Sunday, June 25, 2017

How to Keep Your Kids Away from Toxic Art Supplies

December 1, 2010 by  
Filed under Eco Kids

Because manufacturers of art supplies are not required to list ingredients on their products, it’s hard for the consumer to know what is toxic and what isn’t. The “non-toxic” label can’t necessarily be trusted. For example, certain brands of crayons labeled “non-toxic” were found to contain asbestos in 2000 (asbestos was part of the talc used by the manufacturers as a strengthener). Here are some of the common art supplies used by children and the possible toxins in them.

1. Paint

Powdered tempura paint should not be used, because it can be easily inhaled and can contain toxic pigments such as cadmium and titanium. If you already have powdered tempura paint, mix it with water ahead of time using a dust mask, and let the children use it after it’s been mixed. Otherwise, choose children’s liquid paints that are water-based. Watercolors are another non-toxic choice. Avoid oil-based paints which can contain toxic solvents.

2. Crayons

As noted above, asbestos was found in talc-containing crayons about a decade ago. However, the manufacturers that were involved no longer use talc in their crayons. Nonetheless, toxicity is a concern with regard to the synthetic pigments and paraffin wax (a petroleum product) used in making crayons. Choose beeswax crayons or crayons made from soy.

3. Clay

Modeling clay made from PVC (polyvinyl chloride) was actually given the stamp of approval by the Art & Creative Materials Institute (ACMI) before its toxic nature was revealed. Avoid plastic-based, synthetic modeling clay that often contains petroleum products and synthetic pigments. Also avoid powdered clays. The best choice is non-colored, air-dry modeling clay or modeling beeswax.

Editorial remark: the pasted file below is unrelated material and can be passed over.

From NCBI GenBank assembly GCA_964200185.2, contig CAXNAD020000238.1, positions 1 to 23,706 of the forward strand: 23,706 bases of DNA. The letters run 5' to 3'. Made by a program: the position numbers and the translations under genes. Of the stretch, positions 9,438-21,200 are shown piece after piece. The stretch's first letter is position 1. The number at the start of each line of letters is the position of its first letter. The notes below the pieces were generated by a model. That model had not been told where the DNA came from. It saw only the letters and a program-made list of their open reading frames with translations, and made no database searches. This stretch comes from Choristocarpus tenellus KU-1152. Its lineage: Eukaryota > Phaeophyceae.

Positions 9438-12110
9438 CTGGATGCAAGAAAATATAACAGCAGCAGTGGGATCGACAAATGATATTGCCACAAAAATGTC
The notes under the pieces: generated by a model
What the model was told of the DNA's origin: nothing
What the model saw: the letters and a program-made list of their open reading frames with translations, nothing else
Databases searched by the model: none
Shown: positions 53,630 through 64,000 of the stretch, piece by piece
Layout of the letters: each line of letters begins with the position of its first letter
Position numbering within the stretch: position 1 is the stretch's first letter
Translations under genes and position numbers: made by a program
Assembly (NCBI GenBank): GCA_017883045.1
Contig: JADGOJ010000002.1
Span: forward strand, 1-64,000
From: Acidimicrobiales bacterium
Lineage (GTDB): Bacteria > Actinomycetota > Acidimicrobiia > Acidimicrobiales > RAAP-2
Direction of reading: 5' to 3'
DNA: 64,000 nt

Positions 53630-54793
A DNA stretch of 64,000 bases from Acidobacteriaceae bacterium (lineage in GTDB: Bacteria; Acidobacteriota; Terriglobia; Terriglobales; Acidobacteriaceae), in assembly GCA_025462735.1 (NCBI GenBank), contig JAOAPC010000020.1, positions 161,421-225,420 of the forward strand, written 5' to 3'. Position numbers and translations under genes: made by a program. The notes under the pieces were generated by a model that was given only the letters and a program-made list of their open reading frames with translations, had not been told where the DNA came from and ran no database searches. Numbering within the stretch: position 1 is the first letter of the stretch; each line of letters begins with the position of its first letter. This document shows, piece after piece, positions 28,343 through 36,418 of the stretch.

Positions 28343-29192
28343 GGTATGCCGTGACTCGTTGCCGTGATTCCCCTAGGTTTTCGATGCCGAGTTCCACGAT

4. Glue

According to the US Environmental Protection Agency (EPA), toxic volatile organic compounds (VOCs) are found in “graphics and craft materials including glues and adhesives.” The EPA warns against the effect that VOCs can have on indoor air quality.

Rubber cement and model glue are especially toxic. Instead, choose glues that are low in VOCs, such as cellulose glue, white library paste, Elmer’s, or mucilage. Most glue sticks are also low in VOCs. Some art supply companies sell adhesive wax (non-toxic beeswax that is soft and sticky). Or you can make your own paste with white flour and water.

5. Markers

Permanent markers contain toxic solvents like oil-based paints do. Many children (and adults!) complain about the smell of permanent markers, and sometimes that smell can result in headaches and respiratory irritation. Even dry-erase markers emit VOCs. Look for low-odor, water-based markers.

6. Pastels

Because of the powder that is produced when chalk pastels are used, they pose a potential problem of toxicity when inhaled. Once again, toxic pigments such as cadmium and chrome yellow can be inhaled in the dust. Oil pastels contain petroleum products. But like crayons, natural oil pastels (usually soy or beeswax-based) can be used instead.

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  • 20 star shaped, solid color crayons in a box
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  • Warning: small parts, not suitable for children under 3 years

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